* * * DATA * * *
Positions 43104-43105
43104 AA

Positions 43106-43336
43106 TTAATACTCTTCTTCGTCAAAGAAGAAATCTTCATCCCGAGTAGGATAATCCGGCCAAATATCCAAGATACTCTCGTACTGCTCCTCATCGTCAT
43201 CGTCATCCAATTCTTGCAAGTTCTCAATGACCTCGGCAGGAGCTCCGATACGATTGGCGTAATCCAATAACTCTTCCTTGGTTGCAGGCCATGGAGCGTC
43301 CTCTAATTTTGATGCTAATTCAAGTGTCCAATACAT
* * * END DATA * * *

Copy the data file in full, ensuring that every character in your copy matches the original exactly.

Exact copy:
Positions 43104-43105
43104 AA

Positions 43106-43336
43106 TTAATACTCTTCTTCGTCAAAGAAGAAATCTTCATCCCGAGTAGGATAATCCGGCCAAATATCCAAGATACTCTCGTACTGCTCCTCATCGTCAT
43201 CGTCATCCAATTCTTGCAAGTTCTCAATGACCTCGGCAGGAGCTCCGATACGATTGGCGTAATCCAATAACTCTTCCTTGGTTGCAGGCCATGGAGCGTC
43301 CTCTAATTTTGATGCTAATTCAAGTGTCCAATACAT